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Teaching Hut


Thanks, Dad
by by Jim Brinkley

I have been blessed in my lifetime with several great teachers. My first great teacher was my father. He was a great teacher because he taught by example. My father was a remarkable man who lived in a remarkable time. In fact, he believed that he lived in the most remarkable time that any human being had ever lived or would ever live because he was raised in the horse-and-buggy era and lived to see men walk on the moon!

My dad was born in the hills of Virginia in 1896, amongst the poorest of the poor. He was the oldest of seventeen children, nine of whom lived to adulthood. When he was only ten years old, my dad was taken out of school by his stepfather and put to work in an iron foundry full time to help support the family. In that time and place full time really meant full time! He worked twelve hours a day, with only every other Sunday off. He was paid fifty cents a day and when he received his monthly pay, he was allowed to keep fifty cents for himself. The rest his stepfather took to help feed and clothe the younger children. My dad always used his small share to buy books; his hunger for knowledge was unlimited. After about a year as an errand boy, he was put to work with the men making molds for cast iron machine parts. The work involved extreme physical labor and my dad became strong and well muscled. Even in his seventies, he still routinely won arm wrestling contests with men in their twenties!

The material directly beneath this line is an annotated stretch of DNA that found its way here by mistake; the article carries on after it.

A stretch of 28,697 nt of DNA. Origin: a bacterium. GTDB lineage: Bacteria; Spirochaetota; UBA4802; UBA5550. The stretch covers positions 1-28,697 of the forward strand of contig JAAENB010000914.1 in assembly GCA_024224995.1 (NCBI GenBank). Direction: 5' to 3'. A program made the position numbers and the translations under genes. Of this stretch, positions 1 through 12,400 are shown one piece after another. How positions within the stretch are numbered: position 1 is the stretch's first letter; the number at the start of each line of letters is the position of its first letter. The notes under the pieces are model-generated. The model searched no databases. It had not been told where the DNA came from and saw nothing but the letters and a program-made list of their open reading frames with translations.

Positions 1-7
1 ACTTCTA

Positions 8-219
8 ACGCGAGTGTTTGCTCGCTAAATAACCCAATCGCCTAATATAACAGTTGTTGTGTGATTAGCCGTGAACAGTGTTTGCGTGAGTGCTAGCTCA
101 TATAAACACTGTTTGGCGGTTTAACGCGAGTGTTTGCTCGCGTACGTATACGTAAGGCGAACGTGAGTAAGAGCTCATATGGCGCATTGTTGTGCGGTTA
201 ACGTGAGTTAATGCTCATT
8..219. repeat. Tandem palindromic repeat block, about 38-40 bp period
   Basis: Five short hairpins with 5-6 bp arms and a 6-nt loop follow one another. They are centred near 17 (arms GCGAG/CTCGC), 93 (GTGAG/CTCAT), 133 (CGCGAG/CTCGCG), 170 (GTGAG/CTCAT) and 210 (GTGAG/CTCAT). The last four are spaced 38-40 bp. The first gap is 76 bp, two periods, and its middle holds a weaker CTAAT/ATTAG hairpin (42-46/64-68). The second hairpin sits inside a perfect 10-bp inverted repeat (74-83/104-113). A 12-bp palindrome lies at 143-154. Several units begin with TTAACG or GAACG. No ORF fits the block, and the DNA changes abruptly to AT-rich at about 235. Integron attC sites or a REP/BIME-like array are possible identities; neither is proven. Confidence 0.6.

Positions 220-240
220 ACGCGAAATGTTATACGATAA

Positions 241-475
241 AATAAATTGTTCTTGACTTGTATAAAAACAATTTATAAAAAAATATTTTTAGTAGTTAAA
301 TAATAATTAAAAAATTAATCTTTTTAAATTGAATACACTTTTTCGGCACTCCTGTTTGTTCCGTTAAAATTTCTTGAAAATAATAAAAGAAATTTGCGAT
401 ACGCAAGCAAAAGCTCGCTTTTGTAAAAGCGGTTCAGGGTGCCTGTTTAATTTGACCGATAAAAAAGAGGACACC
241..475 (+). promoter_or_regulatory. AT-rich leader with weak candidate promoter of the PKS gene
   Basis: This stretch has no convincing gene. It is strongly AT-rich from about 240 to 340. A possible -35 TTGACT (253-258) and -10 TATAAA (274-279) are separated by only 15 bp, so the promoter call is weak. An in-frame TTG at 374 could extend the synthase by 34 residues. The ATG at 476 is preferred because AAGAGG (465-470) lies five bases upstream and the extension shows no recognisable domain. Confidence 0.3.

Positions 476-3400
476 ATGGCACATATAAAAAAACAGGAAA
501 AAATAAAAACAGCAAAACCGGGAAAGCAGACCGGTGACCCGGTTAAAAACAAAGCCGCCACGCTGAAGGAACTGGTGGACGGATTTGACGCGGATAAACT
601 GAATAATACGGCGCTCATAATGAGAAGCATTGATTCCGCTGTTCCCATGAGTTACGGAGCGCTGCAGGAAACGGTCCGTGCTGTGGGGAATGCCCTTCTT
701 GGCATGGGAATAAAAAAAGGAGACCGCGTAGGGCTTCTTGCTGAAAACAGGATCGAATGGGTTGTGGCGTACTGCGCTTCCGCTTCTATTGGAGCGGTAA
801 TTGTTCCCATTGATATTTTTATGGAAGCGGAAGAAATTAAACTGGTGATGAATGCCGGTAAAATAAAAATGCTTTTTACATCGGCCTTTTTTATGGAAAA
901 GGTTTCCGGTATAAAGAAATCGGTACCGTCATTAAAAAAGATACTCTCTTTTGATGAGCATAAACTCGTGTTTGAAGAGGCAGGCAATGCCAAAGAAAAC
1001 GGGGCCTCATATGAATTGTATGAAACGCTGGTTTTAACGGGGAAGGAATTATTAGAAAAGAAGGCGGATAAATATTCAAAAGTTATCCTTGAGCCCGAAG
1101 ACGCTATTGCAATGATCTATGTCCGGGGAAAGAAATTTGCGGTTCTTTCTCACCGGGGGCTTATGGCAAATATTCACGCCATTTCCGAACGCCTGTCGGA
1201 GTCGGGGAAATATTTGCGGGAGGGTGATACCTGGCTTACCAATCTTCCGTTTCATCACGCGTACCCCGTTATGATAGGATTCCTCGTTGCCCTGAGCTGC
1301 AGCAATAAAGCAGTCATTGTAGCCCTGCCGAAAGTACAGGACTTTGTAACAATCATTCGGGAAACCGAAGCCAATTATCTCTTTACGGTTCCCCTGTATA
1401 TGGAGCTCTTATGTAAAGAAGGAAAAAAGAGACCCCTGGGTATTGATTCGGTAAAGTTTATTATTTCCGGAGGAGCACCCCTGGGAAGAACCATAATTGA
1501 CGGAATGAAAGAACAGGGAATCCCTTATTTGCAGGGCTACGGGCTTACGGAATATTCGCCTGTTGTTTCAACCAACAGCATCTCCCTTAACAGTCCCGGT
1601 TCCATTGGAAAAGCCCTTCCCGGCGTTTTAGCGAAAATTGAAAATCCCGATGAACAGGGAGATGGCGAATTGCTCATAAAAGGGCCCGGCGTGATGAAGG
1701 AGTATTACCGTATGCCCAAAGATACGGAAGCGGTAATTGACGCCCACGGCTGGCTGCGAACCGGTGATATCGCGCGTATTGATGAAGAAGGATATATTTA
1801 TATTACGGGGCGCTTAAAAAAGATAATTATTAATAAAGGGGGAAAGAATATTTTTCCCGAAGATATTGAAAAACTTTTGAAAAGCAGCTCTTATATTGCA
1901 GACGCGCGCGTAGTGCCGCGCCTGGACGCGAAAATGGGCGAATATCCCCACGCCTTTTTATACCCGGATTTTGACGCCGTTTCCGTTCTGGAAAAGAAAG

At the age of sixteen my dad quit the job, left home, wandered about for two years, and then joined the Navy. During every spare moment he studied. By the time he was discharged four years later, he had been promoted several times and was a Chief Machinist's Mate. After discharge he joined the Merchant Marine. Once again, during much of his off-duty time at sea, he studied. At the age of twenty-five he became the youngest Chief Engineer in the nation! Later he became a Marine Surveyor for the United States Government. By the time he retired, this position required a Bachelor's Degree in Engineering and yet my dad, with only a fourth grade formal education, was in charge of training the newly hired engineers!

When I was about sixteen, my dad sat me down and gave me some advice. He told me that there were four important things I should do to insure that I would live a meaningful life. First, he impressed upon me the importance of a formal education, something he had been denied. Then he told me that there were three rules I should follow: I should have as many experiences as possible, I should make every effort not to hurt anyone in any way, and I should go out of my way to try to help people. These three simple rules essentially comprised his philosophy of life. When I thought about it, I realized that as long as I had been aware, he had already taught me these things by sharing his life with me.